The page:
Citizens can`t be cowards, can kill in self defence: SC
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Last Updated: Sunday, January 17, 2010, 14:03
  
New Delhi: A person cannot be expected to act in a cowardly manner when faced with an imminent threat to life and has got every right to kill the aggressor in self defence, the Supreme Court has held.

Such a killing is permissible under the law and cannot be equated with murder, a Bench of Justices Dalveer Bhandari and Asok Kumar Ganguly said.

"The law does not require a law-abiding citizen to behave like a coward when confronted with an imminent unlawful aggression. As repeatedly observed by this court there is nothing more degrading to the human spirit than to run away in face of danger.

"The right of private defence is thus designed to serve a social purpose and deserves to be fostered within the prescribed limits," the Bench said a judgement.

The apex court passed the judgement while acquitting a convict, Darshan Singh, of the murder of his uncle Gurcharan Singh on July 15, 1991 in Punjab's Ludhiana district over a land dispute.

Darshan Singh shot dead Gurcharan Singh after the latter attacked the accused's father Bakthawar Singh with a lethal weapon on the head and then proceeded to attack him. In the scuffle that ensued Darshan Singh shot dead Gurcharan Singh.

The sessions court had acquitted him on the ground that Darshan Singh had exercised his right of self defence provided under Sections 96-106 of the IPC.

However, on an appeal from the state, the acquittal was reversed and the High Court sentenced the accused to life imprisonment following which he appealed in the apex court.

Interpreting Section 96-106 of the IPC which justifies the killing of an assailant, the apex court said, the provision can be invoked where a person has a genuine apprehension that his adversary is going to attack him and reasonably believes that the attack will result in a grievous hurt.

"In that event, he can go to the extent of causing the latter's death in the exercise of the right of private defence even though the latter may not have inflicted any blow or injury on him.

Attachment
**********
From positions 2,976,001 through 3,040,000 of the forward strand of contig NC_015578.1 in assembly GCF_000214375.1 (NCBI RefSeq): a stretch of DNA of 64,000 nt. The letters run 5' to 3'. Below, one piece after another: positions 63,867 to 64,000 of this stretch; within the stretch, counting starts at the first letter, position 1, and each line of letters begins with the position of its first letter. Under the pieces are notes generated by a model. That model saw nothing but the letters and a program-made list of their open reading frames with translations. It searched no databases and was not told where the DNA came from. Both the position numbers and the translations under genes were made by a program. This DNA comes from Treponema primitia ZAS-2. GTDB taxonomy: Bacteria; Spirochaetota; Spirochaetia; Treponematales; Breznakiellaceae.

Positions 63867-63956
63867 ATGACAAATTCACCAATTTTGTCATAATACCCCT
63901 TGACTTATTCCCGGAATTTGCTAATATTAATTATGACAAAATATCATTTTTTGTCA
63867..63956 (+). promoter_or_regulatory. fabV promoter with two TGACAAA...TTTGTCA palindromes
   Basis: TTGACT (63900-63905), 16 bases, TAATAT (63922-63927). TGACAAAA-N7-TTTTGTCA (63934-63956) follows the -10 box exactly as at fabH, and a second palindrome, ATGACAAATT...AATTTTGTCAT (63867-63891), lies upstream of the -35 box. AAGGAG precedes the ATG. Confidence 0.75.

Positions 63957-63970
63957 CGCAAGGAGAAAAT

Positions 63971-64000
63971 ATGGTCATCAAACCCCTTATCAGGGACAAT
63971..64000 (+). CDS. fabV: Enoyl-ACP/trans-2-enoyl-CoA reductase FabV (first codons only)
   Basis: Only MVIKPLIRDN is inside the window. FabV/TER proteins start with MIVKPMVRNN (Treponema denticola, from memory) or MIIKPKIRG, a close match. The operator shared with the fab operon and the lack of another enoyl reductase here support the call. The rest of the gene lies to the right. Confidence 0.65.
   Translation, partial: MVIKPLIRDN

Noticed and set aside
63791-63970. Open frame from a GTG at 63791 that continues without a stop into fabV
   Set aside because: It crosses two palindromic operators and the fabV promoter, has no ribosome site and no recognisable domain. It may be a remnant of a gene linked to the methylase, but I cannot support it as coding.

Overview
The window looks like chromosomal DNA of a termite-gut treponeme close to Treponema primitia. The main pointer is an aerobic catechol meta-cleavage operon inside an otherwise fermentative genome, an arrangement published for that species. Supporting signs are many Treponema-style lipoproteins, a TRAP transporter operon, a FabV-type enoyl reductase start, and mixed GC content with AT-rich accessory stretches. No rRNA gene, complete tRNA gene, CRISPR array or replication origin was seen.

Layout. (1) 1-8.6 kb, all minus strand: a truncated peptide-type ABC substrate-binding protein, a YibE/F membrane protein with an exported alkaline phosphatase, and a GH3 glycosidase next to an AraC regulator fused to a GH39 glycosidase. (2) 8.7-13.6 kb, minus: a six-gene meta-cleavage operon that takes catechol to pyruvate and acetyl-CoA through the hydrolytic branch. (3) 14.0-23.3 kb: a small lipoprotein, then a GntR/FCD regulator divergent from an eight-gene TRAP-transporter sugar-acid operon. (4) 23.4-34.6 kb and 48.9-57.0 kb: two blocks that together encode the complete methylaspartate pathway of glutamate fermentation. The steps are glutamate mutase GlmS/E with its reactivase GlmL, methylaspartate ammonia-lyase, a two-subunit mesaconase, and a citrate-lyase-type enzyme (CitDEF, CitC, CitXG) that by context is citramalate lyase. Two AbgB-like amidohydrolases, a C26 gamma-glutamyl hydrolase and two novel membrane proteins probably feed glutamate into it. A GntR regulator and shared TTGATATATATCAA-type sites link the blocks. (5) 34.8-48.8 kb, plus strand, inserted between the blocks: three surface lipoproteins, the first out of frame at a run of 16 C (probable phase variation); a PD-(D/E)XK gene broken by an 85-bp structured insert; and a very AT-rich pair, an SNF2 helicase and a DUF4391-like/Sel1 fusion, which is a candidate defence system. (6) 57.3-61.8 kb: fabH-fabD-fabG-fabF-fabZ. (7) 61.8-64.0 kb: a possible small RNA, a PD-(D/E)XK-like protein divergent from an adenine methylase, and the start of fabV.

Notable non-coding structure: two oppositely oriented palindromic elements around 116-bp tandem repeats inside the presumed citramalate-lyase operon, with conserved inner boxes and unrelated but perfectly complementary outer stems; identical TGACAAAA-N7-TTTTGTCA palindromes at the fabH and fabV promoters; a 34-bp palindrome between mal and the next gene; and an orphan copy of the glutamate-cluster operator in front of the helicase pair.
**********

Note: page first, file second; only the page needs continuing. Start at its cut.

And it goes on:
"The question whether the apprehension was reasonable or not is a question of fact depending upon the facts and circumstances of each case and no straitjacket formula can be prescribed in this regard.

"The weapon used, the manner and nature of assault and other surrounding circumstances should be taken into account while evaluating whether the apprehension was justified or not," the Bench held.

According to the apex court, while enacting sections 96 to 106 of the Indian Penal Code, "the Legislature clearly intended to arouse and encourage the manly spirit of self defence amongst the citizens, when faced with grave danger".

The apex court said the right to protect one's own person and property against the unlawful aggressions of others is a right inherent in man.

"The duty of protecting the person and property of others is a duty which man owes to society of which he is a member and the preservation of which is both his interest and duty. It is, indeed, a duty which flows from human sympathy, the Bench observed.

However, the Bench cautioned that such protection must not be extended beyond the necessities of the case, otherwise it will encourage a spirit or lawlessness and disorder. The right, therefore, has been restricted to offences against the human body and those relating to aggression on property, it said.

"A mere reasonable apprehension is enough to put the right of self defence into operation, but it is also settled position of law that a right of self defence is only right to defend oneself and not to retaliate. It is not a right to take revenge.

"The citizens, as a general rule, are neither expected to run away for safety when faced with grave and imminent danger to their person or property as a result of unlawful aggression," the Bench said, while directing Darshan Singh's acquittal.

PTI


First Published: Sunday, January 17, 2010, 14:03


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